This makes an interesting point as it states that some tracked vehicles will be included in the exclusion from the ban. This could mean that excavators and other tracked plant machines are still allowed to use red diesel.

This raises the question of why the construction industry is so panicked about this change.

Are there any loopholes for contractors?

All legislation has confusing and intricate details that aren’t clear to the average reader. The Construction Products Association (CPA) pushed the government on this and was told by HM Revenue & Customs (HMRC) that accepted uses of red diesel after 1 April “very clearly do not cover construction”.

This is disappointing for construction workers, employers and company owners.

Essentially, there is no way around this unless you can blur the lines between what your company does. This would mean somehow convincing HMRC that your construction company is in the: Agriculture, forestry, horticulture, fish farming or Rail (including passenger and freight) industries or Powering non-commercial heating systems (e.g. homes, narrowboats and religious buildings).

These are fairly airtight rules on red diesel and it doesn’t look like there is any way around it other than the one we’ve talked about above. Despite this, the government has stated that Red Diesel can be used to power vehicles such as excavators, perhaps someone will find a loophole in the near future.

Can I fill everything up with red diesel on 31 March?

If you have a vehicle with red diesel in, you will be allowed to continue operating the machine until it runs out. At this point, it is illegal from the 1st of April to pour red diesel into any vehicles other than ones within the exclusions.

This means any stores of red diesel should be put into plant by the end of March or emptied of the rebated material, which must be disposed of legally and responsibly. Build UK says traces of red diesel will be accepted in storage tanks but that fuel tanks must be flushed of the cheaper substance if a machine is switched from accepted to unaccepted use.

What does all this mean for hired plant?

Build UK suggests that contractors check all vehicles and machinery that they hire to establish whether it is using red or white diesel. If the machine is found to be using red diesel, the contractor should seek to establish when the red diesel was added to the machine.

The contractor must flush the red diesel from the fuel tank to refill it with white diesel to ensure that there aren’t traces that can be detected by authorities.

What is the punishment for illegal use of red diesel?

HMRC promised a pragmatic enforcement approach, but they are clearly motivated to crack down on unjustified use of rebated fuel. HMRC has the powers to levy a penalty equal to the duty avoided, issue fines of up to £250 and ultimately seize the offending piece of machinery, which could be by far the biggest hit for contractors.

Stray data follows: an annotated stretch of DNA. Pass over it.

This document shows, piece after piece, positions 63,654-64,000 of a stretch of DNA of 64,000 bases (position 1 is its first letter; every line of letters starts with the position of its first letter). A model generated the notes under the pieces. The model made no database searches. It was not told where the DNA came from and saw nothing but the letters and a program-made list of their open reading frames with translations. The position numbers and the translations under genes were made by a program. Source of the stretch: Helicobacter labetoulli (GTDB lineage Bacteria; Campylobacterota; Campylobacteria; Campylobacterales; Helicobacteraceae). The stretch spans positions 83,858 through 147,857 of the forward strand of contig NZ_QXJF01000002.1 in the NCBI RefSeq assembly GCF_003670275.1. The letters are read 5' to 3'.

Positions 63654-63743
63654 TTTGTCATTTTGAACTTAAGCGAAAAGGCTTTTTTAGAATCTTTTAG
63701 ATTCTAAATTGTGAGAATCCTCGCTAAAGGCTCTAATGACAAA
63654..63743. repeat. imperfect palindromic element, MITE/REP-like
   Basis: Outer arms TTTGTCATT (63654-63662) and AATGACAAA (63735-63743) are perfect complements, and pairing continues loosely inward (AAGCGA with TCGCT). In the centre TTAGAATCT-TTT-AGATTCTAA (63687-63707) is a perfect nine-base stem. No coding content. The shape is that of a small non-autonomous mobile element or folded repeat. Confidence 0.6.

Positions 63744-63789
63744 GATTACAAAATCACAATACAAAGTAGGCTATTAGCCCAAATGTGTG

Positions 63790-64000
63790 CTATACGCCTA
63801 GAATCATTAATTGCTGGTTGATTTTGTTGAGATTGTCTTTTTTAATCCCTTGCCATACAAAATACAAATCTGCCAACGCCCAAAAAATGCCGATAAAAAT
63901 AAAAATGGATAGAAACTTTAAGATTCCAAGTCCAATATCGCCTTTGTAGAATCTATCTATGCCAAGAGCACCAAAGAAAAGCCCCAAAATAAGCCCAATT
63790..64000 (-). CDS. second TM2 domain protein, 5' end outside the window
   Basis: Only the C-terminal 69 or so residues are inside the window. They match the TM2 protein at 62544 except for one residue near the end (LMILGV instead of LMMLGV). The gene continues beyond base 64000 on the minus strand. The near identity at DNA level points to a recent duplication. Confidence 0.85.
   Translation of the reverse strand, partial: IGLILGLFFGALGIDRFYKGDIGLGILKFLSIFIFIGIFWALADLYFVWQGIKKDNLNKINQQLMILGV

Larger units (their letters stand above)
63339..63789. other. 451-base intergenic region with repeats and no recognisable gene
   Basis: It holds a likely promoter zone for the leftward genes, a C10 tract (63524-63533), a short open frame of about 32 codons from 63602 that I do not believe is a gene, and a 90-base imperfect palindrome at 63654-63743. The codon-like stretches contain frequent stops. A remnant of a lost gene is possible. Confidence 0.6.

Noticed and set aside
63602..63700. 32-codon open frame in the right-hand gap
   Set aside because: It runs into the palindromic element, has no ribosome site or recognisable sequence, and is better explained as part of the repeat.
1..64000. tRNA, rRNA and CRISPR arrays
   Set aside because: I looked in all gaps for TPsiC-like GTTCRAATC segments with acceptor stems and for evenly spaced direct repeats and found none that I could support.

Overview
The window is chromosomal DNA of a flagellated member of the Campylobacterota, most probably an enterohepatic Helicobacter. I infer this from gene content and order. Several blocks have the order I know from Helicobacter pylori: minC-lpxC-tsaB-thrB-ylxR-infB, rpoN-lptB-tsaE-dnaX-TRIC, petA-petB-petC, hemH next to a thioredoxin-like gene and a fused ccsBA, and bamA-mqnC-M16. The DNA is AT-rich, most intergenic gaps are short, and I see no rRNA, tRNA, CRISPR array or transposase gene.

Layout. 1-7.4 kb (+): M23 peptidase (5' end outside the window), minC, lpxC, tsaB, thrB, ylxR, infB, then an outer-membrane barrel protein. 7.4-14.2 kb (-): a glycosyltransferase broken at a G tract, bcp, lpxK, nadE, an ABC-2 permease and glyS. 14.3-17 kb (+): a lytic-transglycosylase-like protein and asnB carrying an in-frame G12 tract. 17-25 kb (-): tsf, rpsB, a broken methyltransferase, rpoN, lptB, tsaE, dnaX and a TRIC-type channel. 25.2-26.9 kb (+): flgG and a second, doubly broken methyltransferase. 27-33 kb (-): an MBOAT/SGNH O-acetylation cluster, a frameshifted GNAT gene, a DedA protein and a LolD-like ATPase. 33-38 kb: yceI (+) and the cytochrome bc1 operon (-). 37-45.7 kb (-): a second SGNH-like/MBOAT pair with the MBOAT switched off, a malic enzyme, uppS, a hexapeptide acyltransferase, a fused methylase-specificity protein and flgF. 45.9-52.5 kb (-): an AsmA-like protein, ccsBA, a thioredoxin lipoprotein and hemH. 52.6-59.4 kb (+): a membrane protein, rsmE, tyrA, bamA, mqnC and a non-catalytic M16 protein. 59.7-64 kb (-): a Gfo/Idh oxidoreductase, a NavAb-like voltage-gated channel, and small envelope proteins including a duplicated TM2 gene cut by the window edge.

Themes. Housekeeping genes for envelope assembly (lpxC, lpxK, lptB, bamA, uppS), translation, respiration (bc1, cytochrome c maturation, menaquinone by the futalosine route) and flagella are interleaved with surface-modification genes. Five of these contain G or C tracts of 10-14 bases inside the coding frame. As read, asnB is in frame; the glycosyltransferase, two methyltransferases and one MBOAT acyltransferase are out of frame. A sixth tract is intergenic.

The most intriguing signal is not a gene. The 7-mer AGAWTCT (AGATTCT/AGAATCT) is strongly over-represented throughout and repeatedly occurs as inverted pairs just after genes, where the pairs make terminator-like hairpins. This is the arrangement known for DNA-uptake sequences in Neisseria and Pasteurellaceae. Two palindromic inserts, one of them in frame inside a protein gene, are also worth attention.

What evidence should be kept in case of an investigation?

You should make sure that you keep any fuel receipts and invoices relating to the fuel that you use on-site. It may also be key to keep any invoices for flushing of fuel tanks as well as your records of disposing of red diesel.

To ensure that no evidence is found by investigators, flush out the fuel tanks thoroughly as red diesel will dye the inside of your fuel tank.

Alternative Fuels

Hydrotreated Vegetable Oil is an alternative that many construction companies across the UK are adopting. Laing O’rourke is aiming to replace red and white diesel with HVO oil in all plant machinery by the end of March 2022. This will reduce emissions from plant machinery by up to 90% which will help to bring the company to net-zero carbon emissions by 2030.

Biodiesel is subject to the same taxation as red diesel and therefore falls under the red diesel ban. This is to be reviewed under the next budget changes.

What should I do now?

Staff should instantly be made aware of the “red diesel ban” to ensure that they do not unknowingly violate the law. Red diesel should not be purchased if you don’t think that you will use it before the 31st of March as you will incur unnecessary costs for safe disposal. In the meantime, you should fill all vehicles that are currently under “accepted use” to reduce your Red Diesel supplies in the cheapest legal manner possible.

Finally, consider changing to an alternative fuel source that is more environmentally friendly and cheaper.